. . . The work presented aims to portray a reality that suffers an ongoing daily process of rapid transformation. Therefore, the pictures show a temporary reality inserted in a natural landscape undergoing progressive transmutation. They are unique and imposing spaces with an undeniable visual impact which bestows on the images a strong formal and plastic content.
Unique and revealing, the 24 images presented in Mouraz’s Open Space Office offer a striking glimpse into a transformed landscape and, ultimately, convey the enduring—albeit complicated— relationship between man and nature.
Elly Heise is a commercial and fine arts photographer who’s created a series where daughters do their mother’s makeup. Some of the results are close to conventional makeup application, but for the most part the girls were very creative. Children, in art and evidently makeup, are always able to think outside the box. It’s exciting to see what they can come up with.
What’s a bit strange about the series is that the portraits are quite serious. In many the mothers look sad, and in combination with makeup that in some cases resembles bruising, it sends a mixed message.
Heise states of her fine art photography:
“My artistic practice often involves psychological inquiries I make concerning our identities. I see photography as a potential medium that can represent the outer physical identity of a subject while simultaneously expressing their natural drives. I hope that my work will cause my audience to consider the natural and unnatural influences that affect the formation of their own identities. I aspire to make images that give voice to the photographic subject’s realism and the humanity existing behind their masks.”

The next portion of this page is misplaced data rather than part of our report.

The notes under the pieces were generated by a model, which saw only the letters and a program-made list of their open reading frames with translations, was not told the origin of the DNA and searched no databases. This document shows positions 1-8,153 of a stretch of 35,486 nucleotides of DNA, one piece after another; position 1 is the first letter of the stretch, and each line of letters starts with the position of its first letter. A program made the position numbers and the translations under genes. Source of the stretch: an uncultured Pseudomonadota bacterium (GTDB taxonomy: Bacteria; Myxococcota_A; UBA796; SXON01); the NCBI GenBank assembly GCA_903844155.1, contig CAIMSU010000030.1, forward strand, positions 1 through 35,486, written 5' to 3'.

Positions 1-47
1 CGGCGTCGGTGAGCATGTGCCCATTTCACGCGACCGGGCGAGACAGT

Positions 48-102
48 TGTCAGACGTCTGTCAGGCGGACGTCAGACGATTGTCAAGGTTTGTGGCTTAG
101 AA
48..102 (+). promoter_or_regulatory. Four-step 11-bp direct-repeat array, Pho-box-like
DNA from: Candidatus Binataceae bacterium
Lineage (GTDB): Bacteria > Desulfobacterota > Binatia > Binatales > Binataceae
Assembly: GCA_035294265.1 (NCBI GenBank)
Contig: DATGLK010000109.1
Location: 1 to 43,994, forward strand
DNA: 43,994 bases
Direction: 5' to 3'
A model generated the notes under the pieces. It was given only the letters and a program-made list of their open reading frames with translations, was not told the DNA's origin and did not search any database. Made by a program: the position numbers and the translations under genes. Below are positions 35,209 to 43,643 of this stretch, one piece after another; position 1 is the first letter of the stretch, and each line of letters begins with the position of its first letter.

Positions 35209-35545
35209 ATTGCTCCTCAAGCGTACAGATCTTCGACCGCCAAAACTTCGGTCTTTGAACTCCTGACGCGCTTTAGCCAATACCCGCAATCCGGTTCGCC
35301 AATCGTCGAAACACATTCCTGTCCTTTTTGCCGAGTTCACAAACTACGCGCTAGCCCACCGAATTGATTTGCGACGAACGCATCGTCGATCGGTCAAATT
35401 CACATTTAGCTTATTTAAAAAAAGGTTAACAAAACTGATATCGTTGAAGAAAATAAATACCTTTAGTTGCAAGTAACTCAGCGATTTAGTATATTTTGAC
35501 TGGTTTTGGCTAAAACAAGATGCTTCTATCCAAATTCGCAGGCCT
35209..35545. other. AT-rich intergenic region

The #daughterdoesmymakeup series deals with themes of mask and identity. It highlights the absurdity of makeup as a mask with which to hide our natural beauty. It also demonstrates the creativity of a mind not yet strongly influenced by standardized beauty.(Via 123 Inspiration)
Italian illustrator Virginia Mori uses black ballpoint pen and pencil on paper to create strange, lady-centric compositions. The minimal drawings feature long-haired women in surreal situations. Heads are often seen severed or parts of the body are fused with furniture. Although they are weird, Mori’s work isn’t gruesome. Even when a umbrella handle is coming out of a character’s mouth, there’s no blood or guts. It’s simply a surreal scene.
Mori separates mind from body, in both literal and figurative ways. Heads are rolling, they exist on different levels, and are obstructed by hair. It represents the idea that we can “disconnect” our mental from our physical self, and that this separation can feel like two entities. But in Mori’s illustrations, what causes it? Mystics? Physical ailments? Lessons not learned? The sparse compositions allow for multiple interpretations.